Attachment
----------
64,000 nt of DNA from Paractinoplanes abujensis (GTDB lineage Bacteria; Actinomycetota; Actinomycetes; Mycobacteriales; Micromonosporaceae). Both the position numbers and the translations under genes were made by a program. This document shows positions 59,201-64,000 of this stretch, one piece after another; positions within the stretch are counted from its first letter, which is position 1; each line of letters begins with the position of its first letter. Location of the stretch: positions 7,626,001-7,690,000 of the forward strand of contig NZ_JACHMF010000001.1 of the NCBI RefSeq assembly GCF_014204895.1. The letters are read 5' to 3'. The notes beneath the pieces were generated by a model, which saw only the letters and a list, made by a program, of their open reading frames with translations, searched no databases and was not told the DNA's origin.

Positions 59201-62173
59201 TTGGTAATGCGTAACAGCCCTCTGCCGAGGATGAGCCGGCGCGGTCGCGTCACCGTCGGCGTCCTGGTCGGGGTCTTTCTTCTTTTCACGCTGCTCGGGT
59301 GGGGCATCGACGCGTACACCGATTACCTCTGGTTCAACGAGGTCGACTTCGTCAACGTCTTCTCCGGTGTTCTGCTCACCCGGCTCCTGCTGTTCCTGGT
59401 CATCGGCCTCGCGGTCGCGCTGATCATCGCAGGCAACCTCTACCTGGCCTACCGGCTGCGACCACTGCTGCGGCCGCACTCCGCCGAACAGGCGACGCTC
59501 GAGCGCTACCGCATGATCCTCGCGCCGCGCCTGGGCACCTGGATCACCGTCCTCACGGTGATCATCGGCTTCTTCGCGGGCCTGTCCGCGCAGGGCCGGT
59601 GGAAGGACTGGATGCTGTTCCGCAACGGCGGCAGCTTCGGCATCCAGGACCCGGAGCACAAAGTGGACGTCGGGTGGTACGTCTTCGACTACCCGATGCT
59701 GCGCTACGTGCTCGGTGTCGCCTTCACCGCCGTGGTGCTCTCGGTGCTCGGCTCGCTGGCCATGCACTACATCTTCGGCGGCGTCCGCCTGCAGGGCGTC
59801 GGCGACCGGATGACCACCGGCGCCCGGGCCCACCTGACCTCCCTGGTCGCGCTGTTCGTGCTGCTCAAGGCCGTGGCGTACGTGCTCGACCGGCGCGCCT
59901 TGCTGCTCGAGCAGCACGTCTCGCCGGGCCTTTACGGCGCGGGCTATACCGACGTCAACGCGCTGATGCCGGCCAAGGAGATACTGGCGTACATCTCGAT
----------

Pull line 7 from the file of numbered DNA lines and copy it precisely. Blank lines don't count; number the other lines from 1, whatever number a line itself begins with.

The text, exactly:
59601 GGAAGGACTGGATGCTGTTCCGCAACGGCGGCAGCTTCGGCATCCAGGACCCGGAGCACAAAGTGGACGTCGGGTGGTACGTCTTCGACTACCCGATGCT